JP MorganChase $2 billion trading loss is the political gift that keeps on giving. The big bank’s botched trading hedge by a London-based trading team may yet reveal that loss may widen to another $1 billion according to sources on Wall Street. Although two billion sounds like a lot of money it is actually fairly small when one figures that the bank earned $25 billion pre-tax last year. The loss is about one hundredth of its $190 billion net worth. Looking at it from an asset point of view it is about one thousandth of the $2.3 trillion of the bank’s assets. So the hit to shareholders and risk to depositors and creditors is hardly significant.
Yet judging from the media and reaction from the political elites in Washington one would think that the best-managed bank in America is experiencing a disaster like that of Jimmy Stewart’s hapless S&L in the film, It’s a Wonderfull Life. To be sure Jamie Dimon’s reputation has taken a tumble now that it is revealed that his battle to bring the London office to heel resulted in unexpected trading losses. According to reports in The Wall Street Journal, the bank had been aware of the rogue unit’s activities since late 2010. There are even estimates that when completely unraveled the bungled trade could cost as much as $5 billion. Testifying before a Congressional committee Dimon struck a contrite tone, was treated civilly by members and attoned by suggesting there will be pay clawbacks from the offending executives. But again, the loss will be borne by JPMorganChase’s shareholders, not by depositors, creditors, customers or more to the point, and most important—not by taxpayers.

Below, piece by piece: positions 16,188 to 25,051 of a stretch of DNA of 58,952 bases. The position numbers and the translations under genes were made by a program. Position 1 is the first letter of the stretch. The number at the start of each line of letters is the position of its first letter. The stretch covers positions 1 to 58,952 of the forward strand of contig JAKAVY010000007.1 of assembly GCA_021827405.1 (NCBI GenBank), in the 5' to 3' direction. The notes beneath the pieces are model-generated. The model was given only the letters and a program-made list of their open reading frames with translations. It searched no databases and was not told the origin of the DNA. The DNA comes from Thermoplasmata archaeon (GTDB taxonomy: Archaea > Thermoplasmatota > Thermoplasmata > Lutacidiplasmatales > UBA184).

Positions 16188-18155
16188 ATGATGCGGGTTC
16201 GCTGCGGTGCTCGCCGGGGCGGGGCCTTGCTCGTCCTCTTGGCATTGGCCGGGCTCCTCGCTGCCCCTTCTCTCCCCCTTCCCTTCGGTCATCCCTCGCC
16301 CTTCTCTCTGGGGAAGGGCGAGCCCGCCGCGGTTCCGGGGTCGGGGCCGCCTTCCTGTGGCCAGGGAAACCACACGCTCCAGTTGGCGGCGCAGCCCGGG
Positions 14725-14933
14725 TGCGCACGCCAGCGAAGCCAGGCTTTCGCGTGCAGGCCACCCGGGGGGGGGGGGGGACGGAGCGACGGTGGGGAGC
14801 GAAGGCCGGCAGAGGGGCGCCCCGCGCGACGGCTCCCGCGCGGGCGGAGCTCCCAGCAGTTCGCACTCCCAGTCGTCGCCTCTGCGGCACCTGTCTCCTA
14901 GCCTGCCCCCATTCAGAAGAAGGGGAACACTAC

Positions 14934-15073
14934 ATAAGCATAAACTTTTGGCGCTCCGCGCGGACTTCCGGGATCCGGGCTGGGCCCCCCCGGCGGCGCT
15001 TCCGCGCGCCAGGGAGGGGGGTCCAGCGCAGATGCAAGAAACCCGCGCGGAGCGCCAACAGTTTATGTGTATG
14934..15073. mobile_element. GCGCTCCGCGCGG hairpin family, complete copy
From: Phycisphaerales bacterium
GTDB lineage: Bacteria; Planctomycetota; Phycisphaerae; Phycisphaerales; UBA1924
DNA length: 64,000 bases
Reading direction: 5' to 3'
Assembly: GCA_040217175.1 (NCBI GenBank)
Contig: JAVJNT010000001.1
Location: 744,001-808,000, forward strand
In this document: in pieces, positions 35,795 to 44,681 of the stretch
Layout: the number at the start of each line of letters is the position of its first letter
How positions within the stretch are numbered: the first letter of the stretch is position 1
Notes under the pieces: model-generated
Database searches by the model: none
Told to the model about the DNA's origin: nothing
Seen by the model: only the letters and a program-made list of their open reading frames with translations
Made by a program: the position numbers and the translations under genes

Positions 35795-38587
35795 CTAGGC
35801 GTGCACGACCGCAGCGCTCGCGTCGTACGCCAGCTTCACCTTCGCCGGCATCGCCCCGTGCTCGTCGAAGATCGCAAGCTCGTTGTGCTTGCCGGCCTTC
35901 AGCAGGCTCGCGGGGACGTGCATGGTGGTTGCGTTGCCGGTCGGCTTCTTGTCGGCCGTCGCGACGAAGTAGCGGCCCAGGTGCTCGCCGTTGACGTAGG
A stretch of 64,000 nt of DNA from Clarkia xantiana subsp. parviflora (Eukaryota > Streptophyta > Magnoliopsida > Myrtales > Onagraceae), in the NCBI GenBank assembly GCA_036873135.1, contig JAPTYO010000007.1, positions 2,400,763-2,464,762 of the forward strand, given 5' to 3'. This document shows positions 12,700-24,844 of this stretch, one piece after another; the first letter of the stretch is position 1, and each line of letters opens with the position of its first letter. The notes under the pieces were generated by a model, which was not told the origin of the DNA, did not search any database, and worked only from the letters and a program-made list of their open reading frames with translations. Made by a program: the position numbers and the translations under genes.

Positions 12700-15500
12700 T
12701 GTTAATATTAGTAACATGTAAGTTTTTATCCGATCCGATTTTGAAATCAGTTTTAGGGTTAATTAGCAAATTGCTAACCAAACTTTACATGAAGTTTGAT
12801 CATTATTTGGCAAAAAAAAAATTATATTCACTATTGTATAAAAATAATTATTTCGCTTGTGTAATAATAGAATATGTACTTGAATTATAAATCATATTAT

All of this begs the question, what’s really going on here? By focusing on what ,in fact, is a small mistake government can chastise banks for not being regulated enough. Nevermind that no amount of regulation can prevent people from making botched or foolish decisions. Even the Volker Rule within Dodd Frank, which was to eliminate proprietary trading, would have had no effect on the outcome here, since the wording of the rule is in some ways ambiguous. Nor did this episode in any way represent a risk for the larger financial system. In a white paper for the Brooking Institute, Douglas Elliott, senior fellow and a supporter of Dodd-Frank argues that much has been done to strengthen the financial system over the last two years:
“To take one very important example, Morgan alone added $52 billion in tangible common equity (a conservative measure of net worth that excludes the value of some assets that are hard to monetize) between the end of 2008 and last quarter, or 26 times the recent pre-tax loss and some higher multiple of the after-tax loss. This occurred despite maintaining nearly flat levels of total assets and risk-weighted assets over the period, meaning that the additional equity is available to cover roughly the same volume of risk.”
At the recent Yale CEO Summit at the NYSE, where some 80 business leaders meet bi-annually, a number of CEOs asked out loud why is public attention focused on a $2 billion nominal loss when both the government and media are stone silent over the $4 trillion loss represented by Fannie Mae and Freddie Mac, the twin darlings that precipitated the financial collapse in the first place. To date there have been no hearings and no one at either institution has been indicted. That money has pretty much disappeared and ripped a huge torpedo-like hole in the nation’s financial ship. $4 trillion as former Illinois Senator Everett Dirkson would have said, is real money. So where’s the outrage?